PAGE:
Hydrogenated vegetable oils can also be used as hydrophobic materials as an addition to the preferred representatives, and also natural oils such as palm oil, cotton seed oil, soybean oil, maize oil, palm kernel oil, babassu oil, sunflower oil and safflower oil, which can also be mixed with bee wax, petroleum-based paraffin wax, rice bran wax, castor wax and microcrystalline wax, candellila wax, carnauba wax and shellac.

Other recommended representatives of the lipids are tristearins, stearic acid and fats where of course the phospholipids themselves can also be selected according to the prior art as a coat or a component thereof.

The range which can be covered by the supporting material is just as wide as the range for the proportion of bioactive component. Proportions of ≦95% by weight and in particular proportions between 30 and 80% by weight based on the total matrix weight have proven to be effective. The proportion of supporting material in the matrix is preferably ≧5% by weight, in particular ≧10% by weight, more preferably ≧20% by weight, even more preferably ≧40% by weight and most preferably ≧50% by weight and up to 95% by weight, in particular up to 90% by weight, more preferably up to 70% by weight and even more preferably up to 60% by weight. In this manner the amounts of ingredient can be exactly adapted to the type of supporting material and to the respective application.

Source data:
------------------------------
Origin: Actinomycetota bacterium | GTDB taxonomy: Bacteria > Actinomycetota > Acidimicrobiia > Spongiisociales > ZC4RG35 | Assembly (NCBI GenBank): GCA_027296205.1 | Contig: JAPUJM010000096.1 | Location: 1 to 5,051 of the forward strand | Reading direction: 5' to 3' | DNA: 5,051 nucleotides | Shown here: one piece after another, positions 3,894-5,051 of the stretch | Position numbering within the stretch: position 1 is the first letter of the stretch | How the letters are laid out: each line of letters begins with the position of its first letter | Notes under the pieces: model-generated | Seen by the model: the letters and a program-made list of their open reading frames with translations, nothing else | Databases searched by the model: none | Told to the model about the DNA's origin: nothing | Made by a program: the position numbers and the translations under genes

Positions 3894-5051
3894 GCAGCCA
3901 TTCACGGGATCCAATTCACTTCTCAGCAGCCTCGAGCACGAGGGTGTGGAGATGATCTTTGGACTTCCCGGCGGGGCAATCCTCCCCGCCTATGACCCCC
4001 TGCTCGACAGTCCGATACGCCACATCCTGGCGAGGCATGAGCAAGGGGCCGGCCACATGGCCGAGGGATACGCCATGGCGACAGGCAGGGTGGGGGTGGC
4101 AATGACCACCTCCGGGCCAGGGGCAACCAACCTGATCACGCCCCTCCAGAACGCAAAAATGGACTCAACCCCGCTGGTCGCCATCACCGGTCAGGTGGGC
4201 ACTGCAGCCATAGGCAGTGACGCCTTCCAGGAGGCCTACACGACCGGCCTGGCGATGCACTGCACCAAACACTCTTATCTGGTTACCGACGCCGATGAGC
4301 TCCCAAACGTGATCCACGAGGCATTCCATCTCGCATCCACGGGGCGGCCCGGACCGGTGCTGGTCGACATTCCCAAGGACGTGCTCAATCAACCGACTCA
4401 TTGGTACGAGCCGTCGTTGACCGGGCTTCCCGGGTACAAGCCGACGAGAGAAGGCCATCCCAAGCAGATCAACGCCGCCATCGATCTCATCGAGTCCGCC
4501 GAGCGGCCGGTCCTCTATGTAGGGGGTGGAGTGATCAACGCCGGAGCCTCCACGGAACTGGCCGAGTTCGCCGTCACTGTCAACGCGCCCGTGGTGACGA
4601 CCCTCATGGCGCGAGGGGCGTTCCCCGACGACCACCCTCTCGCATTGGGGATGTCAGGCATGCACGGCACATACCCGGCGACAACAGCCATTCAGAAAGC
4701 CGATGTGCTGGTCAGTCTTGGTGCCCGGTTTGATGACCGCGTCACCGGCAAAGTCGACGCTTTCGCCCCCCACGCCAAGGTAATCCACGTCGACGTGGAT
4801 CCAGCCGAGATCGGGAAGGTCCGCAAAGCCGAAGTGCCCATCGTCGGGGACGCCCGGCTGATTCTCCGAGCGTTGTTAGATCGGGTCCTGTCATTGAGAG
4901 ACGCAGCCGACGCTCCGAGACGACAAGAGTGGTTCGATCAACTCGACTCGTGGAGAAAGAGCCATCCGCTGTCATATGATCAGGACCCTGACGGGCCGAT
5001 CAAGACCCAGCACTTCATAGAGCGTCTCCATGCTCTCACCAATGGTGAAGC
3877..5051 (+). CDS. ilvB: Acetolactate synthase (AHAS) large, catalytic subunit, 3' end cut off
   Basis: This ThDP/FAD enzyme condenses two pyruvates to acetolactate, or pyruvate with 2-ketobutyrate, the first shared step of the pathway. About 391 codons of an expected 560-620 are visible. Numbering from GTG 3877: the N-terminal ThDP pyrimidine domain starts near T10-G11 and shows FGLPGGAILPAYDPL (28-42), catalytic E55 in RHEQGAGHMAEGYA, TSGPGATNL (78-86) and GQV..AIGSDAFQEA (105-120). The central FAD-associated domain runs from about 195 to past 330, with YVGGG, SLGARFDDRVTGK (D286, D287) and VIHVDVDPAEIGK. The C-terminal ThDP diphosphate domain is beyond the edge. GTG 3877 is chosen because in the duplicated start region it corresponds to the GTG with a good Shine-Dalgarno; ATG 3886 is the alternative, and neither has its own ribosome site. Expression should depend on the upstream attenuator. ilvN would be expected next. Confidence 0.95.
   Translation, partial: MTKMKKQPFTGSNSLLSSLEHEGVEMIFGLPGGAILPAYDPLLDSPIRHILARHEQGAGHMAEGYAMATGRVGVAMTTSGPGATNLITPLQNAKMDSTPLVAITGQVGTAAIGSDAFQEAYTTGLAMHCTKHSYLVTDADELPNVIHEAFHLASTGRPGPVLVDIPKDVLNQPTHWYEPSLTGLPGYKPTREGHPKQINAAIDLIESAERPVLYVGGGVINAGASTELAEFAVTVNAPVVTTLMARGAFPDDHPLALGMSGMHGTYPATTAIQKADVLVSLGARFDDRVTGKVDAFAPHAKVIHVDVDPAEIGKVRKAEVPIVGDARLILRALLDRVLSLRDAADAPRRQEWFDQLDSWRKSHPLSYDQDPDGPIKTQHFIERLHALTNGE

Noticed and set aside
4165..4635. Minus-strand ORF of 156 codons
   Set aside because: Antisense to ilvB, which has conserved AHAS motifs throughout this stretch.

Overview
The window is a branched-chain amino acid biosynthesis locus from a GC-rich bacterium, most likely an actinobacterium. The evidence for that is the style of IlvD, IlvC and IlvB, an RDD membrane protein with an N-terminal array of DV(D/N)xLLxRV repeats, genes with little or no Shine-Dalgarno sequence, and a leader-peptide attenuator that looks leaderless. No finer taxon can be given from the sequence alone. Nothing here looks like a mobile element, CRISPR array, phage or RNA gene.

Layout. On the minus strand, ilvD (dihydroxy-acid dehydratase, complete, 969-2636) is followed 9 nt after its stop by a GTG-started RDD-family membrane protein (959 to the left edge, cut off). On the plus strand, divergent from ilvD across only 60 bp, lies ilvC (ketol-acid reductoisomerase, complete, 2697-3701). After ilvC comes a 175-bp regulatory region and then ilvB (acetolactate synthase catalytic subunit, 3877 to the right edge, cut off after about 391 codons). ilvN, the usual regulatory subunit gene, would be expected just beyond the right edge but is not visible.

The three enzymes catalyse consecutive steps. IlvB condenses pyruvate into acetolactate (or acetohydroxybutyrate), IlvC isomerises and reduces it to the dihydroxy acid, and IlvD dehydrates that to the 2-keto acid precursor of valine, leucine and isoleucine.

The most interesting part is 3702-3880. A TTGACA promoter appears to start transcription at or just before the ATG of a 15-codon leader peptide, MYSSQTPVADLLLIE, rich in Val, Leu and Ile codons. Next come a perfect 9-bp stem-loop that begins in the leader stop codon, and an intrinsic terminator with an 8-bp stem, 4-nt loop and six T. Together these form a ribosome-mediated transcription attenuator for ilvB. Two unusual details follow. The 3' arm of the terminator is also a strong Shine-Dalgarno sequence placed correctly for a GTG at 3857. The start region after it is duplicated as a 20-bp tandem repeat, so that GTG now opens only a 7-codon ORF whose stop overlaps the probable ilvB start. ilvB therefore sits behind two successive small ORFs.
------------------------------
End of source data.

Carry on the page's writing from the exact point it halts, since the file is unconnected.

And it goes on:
According to the invention particularly suitable supporting materials are substances which enable the formation of a complete encapsulation as well as substances which provide a matrix of high stability and low shear stress.

For the claimed special foods (functional foods, specialized foods) the total matrix should have a preferred diameter between 0.1 μm and 5.0 mm and in particular between 0.5 and 2.5 mm which applies in particular to the preferred capsule form.